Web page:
This is the very first toy camera I bought. As I’ve mentioned before my lo-fi love affair started as a revolt against the big, fat DSLR I couldn’t afford. Long story short: It was either $660+ for a camera body and generic lens for a crazy Canon Rebel or $24 for Holga, a medium format camera made completely out of plastic. My husband didn’t even see a choice here. He was all for the Holga.
Made in China to satisfy the exploding growth in home photography in early 1980’s Japan and Hong Kong, it’s name means “very bright” and it became very popular in Asia. As word of it’s bare-bones mechanics and inexpensive nature travelled around the globe, teachers and students of photography picked the camera up and began using it as an extremely effective tool to master the basics of photography. It wasn’t long before the Holga became a cult favorite, finding it’s way into the hands of artists who fell in love with it’s unpredictable results. Each Holga is unique and acts accordingly so it’s really no surprise that people tend to humanize the camera and speak of it as though it is an old friend. Some days you may go out and get beautiful results, great focusing and crisp colors. Other times you get crazy light leaks, fuzzy subject matter and a muted palate. This is a phenomenon related to the loose construction of the Holga. An example: There are two metal clips that are supposed to secure the back to the body but unless you want it to fly off and expose your film, you’re better off securing it with two rubber bands or some velcro.
The Holga is endlessly modifiable and can be dismantled in a matter of minutes with a jeweller’s screwdriver and a little muscle. The modifications , or mods as they’re called, that some extremely creative folks have done to their cameras are amazing! Google it, you’ll be blown away. So far the only mod I’ve attempted is to make the focal length a little shorter but that didn’t work so well for me (check out my Macro Holga blog from yesterday).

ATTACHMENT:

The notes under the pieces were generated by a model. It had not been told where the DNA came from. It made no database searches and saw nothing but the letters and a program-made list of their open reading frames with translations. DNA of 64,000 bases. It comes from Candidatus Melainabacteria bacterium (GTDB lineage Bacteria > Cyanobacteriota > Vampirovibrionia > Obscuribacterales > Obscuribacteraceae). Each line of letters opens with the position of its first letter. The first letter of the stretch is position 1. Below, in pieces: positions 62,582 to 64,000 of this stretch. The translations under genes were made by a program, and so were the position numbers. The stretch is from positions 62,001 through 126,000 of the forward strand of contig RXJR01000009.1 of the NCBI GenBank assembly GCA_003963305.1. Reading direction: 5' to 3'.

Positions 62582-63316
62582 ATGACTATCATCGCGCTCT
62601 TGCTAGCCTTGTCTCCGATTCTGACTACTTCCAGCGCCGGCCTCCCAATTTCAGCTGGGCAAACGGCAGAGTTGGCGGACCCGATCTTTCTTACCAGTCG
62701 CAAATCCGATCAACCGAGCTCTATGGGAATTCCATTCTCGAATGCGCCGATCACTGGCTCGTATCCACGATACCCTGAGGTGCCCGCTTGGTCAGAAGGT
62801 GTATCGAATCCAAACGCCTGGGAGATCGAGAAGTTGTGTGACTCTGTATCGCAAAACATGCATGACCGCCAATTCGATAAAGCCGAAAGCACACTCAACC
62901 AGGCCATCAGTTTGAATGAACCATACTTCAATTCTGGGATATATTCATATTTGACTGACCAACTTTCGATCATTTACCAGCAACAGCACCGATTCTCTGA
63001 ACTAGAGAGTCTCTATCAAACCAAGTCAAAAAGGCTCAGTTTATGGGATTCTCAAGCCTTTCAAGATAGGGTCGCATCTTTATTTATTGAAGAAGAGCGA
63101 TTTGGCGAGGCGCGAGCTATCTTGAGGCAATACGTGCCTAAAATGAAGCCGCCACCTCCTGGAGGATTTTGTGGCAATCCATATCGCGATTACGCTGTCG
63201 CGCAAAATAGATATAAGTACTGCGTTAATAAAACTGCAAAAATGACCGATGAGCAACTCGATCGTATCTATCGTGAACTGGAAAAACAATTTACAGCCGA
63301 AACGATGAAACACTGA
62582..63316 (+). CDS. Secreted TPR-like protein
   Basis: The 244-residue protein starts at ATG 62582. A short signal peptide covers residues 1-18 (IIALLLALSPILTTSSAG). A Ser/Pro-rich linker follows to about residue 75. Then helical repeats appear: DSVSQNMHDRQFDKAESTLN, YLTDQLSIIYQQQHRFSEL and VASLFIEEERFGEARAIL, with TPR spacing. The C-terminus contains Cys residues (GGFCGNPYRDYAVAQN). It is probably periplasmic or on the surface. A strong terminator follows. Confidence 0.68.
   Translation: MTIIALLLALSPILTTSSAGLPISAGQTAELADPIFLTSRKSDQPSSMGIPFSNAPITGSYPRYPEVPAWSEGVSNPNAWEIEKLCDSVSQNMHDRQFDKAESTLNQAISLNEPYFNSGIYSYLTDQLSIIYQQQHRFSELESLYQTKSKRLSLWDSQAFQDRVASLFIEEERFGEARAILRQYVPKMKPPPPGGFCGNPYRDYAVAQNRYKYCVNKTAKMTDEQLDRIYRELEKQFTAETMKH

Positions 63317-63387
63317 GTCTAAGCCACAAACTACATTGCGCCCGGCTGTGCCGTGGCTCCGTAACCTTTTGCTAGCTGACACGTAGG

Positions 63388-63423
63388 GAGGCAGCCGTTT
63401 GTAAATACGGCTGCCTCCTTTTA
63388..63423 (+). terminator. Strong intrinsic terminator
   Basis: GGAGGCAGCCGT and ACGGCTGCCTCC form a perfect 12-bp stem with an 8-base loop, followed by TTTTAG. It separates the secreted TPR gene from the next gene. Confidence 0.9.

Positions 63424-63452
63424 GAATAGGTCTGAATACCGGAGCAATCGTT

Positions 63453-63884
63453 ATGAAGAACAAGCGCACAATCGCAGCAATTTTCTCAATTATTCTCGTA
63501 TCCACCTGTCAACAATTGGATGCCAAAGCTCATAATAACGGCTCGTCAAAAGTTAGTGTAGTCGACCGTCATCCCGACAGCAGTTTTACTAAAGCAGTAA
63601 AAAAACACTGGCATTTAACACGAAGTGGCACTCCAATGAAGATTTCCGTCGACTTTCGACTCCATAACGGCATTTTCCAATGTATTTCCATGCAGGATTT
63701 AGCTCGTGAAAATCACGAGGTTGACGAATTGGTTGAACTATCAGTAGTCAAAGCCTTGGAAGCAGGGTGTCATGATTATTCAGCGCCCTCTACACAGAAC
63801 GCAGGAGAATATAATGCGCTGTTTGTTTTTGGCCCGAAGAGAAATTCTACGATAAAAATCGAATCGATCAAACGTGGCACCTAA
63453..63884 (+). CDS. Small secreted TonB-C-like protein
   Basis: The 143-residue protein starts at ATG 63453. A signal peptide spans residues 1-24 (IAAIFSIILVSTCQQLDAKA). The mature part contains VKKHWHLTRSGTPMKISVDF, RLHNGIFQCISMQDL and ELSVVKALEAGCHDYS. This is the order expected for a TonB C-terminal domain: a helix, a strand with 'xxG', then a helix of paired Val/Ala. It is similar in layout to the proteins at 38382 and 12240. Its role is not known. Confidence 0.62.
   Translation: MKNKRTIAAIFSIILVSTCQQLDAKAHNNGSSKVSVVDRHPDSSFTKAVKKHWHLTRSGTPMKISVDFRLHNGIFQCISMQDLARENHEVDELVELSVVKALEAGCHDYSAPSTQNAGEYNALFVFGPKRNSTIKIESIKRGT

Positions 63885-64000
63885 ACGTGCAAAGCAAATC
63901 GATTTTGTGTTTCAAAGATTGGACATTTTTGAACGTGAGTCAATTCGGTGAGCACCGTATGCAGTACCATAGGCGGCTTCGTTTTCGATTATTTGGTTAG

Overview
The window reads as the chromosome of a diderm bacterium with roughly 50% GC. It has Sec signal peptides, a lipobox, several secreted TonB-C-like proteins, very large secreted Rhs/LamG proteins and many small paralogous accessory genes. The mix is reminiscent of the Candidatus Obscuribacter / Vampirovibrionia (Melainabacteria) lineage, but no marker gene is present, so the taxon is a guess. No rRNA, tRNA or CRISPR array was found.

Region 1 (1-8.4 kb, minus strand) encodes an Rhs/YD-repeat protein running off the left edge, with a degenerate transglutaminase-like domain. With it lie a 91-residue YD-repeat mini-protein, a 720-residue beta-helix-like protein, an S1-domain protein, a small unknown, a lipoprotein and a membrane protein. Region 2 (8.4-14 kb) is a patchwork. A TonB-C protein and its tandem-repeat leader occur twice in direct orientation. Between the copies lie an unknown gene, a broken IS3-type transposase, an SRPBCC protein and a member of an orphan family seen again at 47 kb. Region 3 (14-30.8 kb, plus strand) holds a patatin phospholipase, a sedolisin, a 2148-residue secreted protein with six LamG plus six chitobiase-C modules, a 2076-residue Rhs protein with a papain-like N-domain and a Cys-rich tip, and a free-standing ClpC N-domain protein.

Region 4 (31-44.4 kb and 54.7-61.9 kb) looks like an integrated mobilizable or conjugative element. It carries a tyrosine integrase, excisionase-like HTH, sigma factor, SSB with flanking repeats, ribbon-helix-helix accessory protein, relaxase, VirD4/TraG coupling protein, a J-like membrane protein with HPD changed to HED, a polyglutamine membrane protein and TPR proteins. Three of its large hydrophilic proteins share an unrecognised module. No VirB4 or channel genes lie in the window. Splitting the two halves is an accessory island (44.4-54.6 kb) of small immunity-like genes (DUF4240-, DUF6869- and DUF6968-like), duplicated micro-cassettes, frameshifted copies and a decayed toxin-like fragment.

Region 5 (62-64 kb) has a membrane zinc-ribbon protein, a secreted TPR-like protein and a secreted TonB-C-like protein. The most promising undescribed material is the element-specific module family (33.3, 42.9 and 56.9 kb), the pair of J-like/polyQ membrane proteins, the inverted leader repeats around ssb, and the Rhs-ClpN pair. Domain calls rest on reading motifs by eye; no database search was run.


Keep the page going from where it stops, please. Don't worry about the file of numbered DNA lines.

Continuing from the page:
The specs are pretty simple. It has manual zone focus with three settings represented in pictures on the ‘focus ring’ by mountains, a group of people and a single person. Because the image isn’t reflected into the viewfinder like most modern cameras, you can’t tell if the shot is in focus. It’s up to you to estimate how far you should be from the subject to get the best shot. From experience I can tell you that you really can’t get much closer than 3 feet to something before it starts getting really fuzzy. It’s 60mm plastic meniscus lens offers a unique view of the world and yields all kinds of odd effects such as vignetting, light leaks, blur and a generally distorted view of the world. There are two light settings, cloudy and sunny but there’s really no difference between the two settings so forget this switch even exists. You can control the shutter speeed: It’s either 1/125 or bulb setting, no in-between. It’s a really good idea to get a cable shutter release for the camera as the shutter is controlled by a lever you depress to the right side of the lens. This can lead to lots of extra movement that could wreck your picture. A hotshoe can be found atop the Holga so you could theoretically use an external flash although one model, the Holga 120SF, comes with a flash built-in (there are other models that come with a flash but they are of the glass-lens variety). Without the flash the Holga is really only good for taking picutres in bright light, however with a light meter, tripod and a little ingenuity you should be able to adapt to any light situation.
A wide array of accessories are available for the Holga including a strobe flash, filter set, Polaroid back and fish eye lens. The Holga takes 120 film and comes with a mask that lets you get 16 pictures per roll instead of the standard 12. You can also rig your Holga to take 35mm film (I did this by using some cardboard to take up the extra room on either side of the film cartridge).
The Holga was invented for the average person to use and was built inexpensively and simply. The fact that it is so simple makes it an expert teaching tool and starter camera for those wanting to enter the world of medium format photography. For $24 you really can’t go wrong!